Doris Hausen is pursuing her PhD at the Human-Computer Interaction Group at the University of Munich (LMU) since 2009. With a background in computer science, she looks at different interaction styles for Peripheral Interaction (e.g. tangibles, freehand gestures and touch gestures) to broaden the design space for Peripheral Interaction.

Saskia Bakker is an assistant professor at the Industrial Design department of the Eindhoven University of Technology. In 2013, she obtained her PhD on the topic of design for Peripheral Interaction. She combines tangible interaction and auditory displays and has explored primary school classrooms extensively as a target context for Peripheral Interaction design.

Elise van den Hoven is associate professor at the School of Design, Faculty of Design, Architecture & Building at the University of Technology, Sydney and at the Industrial Design department of the Eindhoven University of Technology. Elise's design research activities center around physical, tangible and embodied interaction and supporting everyday human memory.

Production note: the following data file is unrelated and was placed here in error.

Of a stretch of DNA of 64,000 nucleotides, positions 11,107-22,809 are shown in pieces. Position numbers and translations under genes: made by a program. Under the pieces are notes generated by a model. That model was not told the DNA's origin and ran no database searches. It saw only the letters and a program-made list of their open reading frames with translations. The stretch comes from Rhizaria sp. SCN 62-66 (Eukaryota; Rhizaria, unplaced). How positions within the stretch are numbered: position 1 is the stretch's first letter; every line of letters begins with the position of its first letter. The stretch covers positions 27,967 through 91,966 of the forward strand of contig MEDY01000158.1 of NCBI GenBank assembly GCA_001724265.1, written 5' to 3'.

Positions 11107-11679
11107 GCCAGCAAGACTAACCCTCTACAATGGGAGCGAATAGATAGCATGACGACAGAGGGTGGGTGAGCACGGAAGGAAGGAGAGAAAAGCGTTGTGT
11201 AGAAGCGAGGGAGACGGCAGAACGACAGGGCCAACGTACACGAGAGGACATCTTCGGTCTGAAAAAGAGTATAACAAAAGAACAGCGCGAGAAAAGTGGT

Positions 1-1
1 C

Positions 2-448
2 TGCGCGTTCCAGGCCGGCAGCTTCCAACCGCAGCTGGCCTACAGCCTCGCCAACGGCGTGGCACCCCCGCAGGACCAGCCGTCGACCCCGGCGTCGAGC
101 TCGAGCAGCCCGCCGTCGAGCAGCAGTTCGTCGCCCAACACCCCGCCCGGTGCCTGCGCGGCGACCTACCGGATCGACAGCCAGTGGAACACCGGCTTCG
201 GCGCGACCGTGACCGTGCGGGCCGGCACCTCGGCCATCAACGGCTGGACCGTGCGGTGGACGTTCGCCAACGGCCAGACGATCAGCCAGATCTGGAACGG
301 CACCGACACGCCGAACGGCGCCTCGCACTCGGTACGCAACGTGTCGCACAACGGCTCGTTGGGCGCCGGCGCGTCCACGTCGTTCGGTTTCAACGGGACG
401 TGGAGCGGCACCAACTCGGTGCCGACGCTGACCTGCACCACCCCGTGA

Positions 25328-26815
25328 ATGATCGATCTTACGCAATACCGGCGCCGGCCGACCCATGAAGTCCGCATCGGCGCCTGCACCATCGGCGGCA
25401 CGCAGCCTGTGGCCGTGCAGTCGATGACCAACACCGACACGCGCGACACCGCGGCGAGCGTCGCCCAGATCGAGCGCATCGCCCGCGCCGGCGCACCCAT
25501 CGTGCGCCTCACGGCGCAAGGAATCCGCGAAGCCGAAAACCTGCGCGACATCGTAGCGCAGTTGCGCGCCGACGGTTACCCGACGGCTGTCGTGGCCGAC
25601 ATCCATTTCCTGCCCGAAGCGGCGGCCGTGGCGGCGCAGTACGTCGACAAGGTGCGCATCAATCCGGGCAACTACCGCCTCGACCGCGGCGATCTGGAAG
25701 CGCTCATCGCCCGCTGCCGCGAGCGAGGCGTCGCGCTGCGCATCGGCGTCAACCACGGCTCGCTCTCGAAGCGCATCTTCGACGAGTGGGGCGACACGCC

Andreas Butz is a professor of Computer Science at the University of Munich (LMU). He has been active in HCI and Ubiquitous Computing research for more than 15 years and his group at LMU investigates a variety of novel interaction paradigms for the decades after the desktop PC.

Berry Eggen is a professor of Industrial Design at the Eindhoven University of Technology (TU/e). Over the years he led design research groups in the areas of information ergonomics, multimodal interaction (including lighting and sound) and intelligent interfaces. His current activities include interaction design research for intelligent Lighting, Health, and Smart Mobility.